So REMEMBER: When having your feet examined by us, PLEASE MAKE CERTAIN YOUR TOE NAILS ARE UNPAINTED or UNPOLISHED!

Hope you enjoyed reading and learning from the blogs so far. Please feel free to contact us if you would like to share some foot  health issues or share some thoughts, ideas or suggestions about foot health; or enquiries about our service.

Thank you.-- jr












Why 'Long, Tall Sallys’ (LTS) or High Heels Are NOT Cool

Posted on April 11, 2013 at 6:15 AM Comments comments (0)
High Heels can make ladies seemingly look long, tall and sexy. Posh workplaces, corporate bosses, the fashion glitterati and advertising world may also encourage or demand that they be worn because it supposedly (albeit mistakenly) makes women look ’smart’ and ‘elegant’. It may make womens' bodies look uprightly curvaceous, but at a great cost to their comfort, health, safety and wellbeing. 

Like the traditional Chinese way of binding women’s feet (so these remained very tiny especially in later life; and likewise ‘manacled' women to their feudal male masters), highly elevated shoes do great, progressive damage to women’s feet and upper skeletal parts. It restricts their mobility and reinforces bad posture when standing or moving. Furthermore, it is the most uncomfortable footwear (that causes bone, joint and muscular pain, damage or injury) and is terribly unsafe.

First, it places feet in a very unnatural, highly-stressed position, hence sliding (friction) or concentrating the entire body weight and pressure especially on the forefoot. It causes corns and thick calluses on the affected areas.

High Heels also splay the metatarsals (which reinforce, contribute to functional or self-inflicted) flat feet, the formation of or worsening bunions, bent or crossed over digits or toes especially the big toe and the adjacent smaller toe— or what is known as Hallux Valgus. 

Second, it misaligns the upper body bones-- the area below and above the knees (tibia, fibula and femur) , hip bone and the spine (especially the portion on the lower back) thus causing progressive rear foot and upper body bone or joint damage, too. This results in rear foot, knee, hip and back pain and perhaps inflammation (particularly in the joints where interconnected, misaligned bones (and cartilage) progressively wear out (due to undesired friction) as a result.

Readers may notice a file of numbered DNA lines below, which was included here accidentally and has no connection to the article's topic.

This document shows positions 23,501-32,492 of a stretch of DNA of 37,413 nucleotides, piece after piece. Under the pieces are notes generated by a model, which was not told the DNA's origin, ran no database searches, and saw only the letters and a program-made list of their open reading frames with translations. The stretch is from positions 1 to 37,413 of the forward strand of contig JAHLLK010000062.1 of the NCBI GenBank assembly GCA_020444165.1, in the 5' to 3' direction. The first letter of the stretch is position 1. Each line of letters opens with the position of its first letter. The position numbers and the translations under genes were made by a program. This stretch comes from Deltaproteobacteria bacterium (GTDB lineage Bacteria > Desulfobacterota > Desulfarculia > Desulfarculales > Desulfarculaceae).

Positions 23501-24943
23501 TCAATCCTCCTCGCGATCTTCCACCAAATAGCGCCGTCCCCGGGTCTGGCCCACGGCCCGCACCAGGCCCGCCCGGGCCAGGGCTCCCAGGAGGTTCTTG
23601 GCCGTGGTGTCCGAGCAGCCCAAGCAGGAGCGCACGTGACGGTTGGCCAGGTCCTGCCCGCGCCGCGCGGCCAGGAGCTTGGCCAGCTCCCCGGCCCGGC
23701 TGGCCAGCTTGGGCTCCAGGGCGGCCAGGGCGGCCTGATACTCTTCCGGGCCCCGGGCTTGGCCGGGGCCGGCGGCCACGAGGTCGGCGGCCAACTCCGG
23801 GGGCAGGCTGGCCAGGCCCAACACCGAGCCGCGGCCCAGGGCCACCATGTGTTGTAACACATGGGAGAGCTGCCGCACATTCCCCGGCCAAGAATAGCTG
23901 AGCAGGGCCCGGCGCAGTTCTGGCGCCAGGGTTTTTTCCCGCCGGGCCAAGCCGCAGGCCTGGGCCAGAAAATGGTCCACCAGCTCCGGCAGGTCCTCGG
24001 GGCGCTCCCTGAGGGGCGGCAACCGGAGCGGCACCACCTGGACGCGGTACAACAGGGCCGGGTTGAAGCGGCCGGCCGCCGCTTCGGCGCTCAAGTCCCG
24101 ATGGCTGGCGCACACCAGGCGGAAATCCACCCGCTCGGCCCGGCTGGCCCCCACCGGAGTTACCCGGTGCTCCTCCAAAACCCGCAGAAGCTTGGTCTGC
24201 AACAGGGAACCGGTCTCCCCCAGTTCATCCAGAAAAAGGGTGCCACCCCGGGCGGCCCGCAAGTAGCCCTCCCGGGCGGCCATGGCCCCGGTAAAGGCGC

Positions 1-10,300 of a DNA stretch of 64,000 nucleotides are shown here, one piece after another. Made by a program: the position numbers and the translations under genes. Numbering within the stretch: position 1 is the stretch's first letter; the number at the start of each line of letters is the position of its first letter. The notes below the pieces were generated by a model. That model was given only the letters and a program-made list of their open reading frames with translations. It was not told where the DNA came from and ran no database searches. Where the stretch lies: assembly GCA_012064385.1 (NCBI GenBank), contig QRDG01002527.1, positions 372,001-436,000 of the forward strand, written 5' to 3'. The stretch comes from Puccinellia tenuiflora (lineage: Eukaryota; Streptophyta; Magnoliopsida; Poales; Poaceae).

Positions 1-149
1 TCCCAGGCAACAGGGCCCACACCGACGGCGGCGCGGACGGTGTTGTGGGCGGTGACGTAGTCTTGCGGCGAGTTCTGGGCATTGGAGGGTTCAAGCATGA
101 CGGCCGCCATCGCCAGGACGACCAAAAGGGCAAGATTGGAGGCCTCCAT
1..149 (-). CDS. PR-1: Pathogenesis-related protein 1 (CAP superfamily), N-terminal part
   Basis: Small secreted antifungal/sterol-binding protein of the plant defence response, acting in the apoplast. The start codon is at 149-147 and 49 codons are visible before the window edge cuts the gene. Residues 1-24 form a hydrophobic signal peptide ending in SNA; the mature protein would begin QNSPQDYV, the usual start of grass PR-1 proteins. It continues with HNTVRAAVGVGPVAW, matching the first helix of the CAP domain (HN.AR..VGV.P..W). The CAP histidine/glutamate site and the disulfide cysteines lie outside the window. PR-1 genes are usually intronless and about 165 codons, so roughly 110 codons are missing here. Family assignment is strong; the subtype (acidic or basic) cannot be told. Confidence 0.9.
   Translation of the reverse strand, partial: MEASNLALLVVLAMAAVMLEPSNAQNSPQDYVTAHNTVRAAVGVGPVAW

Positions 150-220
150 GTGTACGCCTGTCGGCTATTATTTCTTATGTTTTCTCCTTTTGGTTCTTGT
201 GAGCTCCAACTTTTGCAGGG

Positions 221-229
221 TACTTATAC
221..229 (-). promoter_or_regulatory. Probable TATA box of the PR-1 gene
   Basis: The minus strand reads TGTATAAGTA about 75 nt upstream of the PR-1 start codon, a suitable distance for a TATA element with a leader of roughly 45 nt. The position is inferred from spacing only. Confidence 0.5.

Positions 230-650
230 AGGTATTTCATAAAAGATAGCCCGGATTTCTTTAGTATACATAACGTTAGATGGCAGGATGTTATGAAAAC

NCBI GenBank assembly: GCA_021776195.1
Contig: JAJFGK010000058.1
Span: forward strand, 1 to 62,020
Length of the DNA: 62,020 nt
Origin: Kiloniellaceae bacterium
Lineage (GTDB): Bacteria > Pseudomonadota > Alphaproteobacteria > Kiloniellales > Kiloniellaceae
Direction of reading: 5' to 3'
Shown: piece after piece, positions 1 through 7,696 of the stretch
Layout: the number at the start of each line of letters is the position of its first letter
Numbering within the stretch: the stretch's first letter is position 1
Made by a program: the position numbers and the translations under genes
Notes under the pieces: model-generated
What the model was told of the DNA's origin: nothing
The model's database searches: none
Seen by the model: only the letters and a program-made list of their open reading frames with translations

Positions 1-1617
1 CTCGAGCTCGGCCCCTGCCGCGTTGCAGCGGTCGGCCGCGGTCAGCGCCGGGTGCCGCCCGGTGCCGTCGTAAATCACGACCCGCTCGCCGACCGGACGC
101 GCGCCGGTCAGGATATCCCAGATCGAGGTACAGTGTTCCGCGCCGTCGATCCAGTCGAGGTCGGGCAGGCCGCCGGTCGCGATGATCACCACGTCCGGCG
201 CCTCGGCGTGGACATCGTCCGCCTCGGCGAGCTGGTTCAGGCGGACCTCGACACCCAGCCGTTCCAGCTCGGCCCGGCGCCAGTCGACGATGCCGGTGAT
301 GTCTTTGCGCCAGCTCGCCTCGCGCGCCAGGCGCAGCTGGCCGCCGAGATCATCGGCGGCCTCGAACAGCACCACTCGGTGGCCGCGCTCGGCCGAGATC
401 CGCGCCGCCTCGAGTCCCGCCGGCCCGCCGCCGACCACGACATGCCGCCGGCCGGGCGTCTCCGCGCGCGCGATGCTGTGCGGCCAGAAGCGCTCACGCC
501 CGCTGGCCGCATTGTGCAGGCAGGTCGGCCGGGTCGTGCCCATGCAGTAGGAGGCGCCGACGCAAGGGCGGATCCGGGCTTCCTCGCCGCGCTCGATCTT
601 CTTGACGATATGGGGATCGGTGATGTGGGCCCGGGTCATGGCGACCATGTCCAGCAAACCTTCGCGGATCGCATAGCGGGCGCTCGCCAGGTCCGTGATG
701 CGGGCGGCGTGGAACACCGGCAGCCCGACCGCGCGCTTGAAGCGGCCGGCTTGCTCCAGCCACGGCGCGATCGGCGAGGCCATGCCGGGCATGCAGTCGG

Third, these hard-insoled, tight fitting shoes can also cause disfigured or ‘clawed’, ‘hammer’ toes. It also deforms toenails. When mobilising or walking swiftly the high, elevated heels will cause the feet to slide downwards along with the body weight it supports, putting too much pressure on the forefoot and the toes, hence, increasing the risk of deforming the big toes and smaller toe bones (eventually resulting in clawed toes or what some people call ‘chicken feet'). Friction and pressure, too, also increases the risk of painful and uncomfortable blisters, thick calluses and corns especially along the soles of the feet and round the toes especially the halluces (big toes) and fifth or smallest toes or digits and along the first and fifth metatarsal areas. In some cases, trauma on the soles of the feet can also appear like the feet's version of ‘black eyes’.

Finally, high heels can also cause ankle sprain, ligament injury, bone dislocation or fracture. These are hard, unstable foot wear and  are prone to twisting the ankles, especially in uneven surfaces and stairs. They can easily get stuck and, embarrassingly, the stilettos can slide into and break on  iron grids or vent covers lying on  pedestrian pavements; and also on escalators, lift or elevator gaps.

There are anatomically supportive, well designed, high quality, comfortable footwear around that can help with every lady’s needs. Besides, genuine beauty really comes from a woman’s strength of character, independence and intelligence — not from some dangerously high, pointed shoes that are phallic symbols of vanity and subliminal subservience to vulgar, sexist values.

Remember, Health and Safety First! 

Dump those high heels... get rid of the ‘long,tall sallys’ ! —jr 



Hover and click link below to view illustrations and help improve understanding:





4.

Foot deformities caused by high heels
Foot deformities caused by high heels
from Daily Health Tips
5.
X-ray of highly stressed foot caused by high heeled shoe...
X-ray of highly stressed foot caused by high heeled shoe...
from Daily Health Tips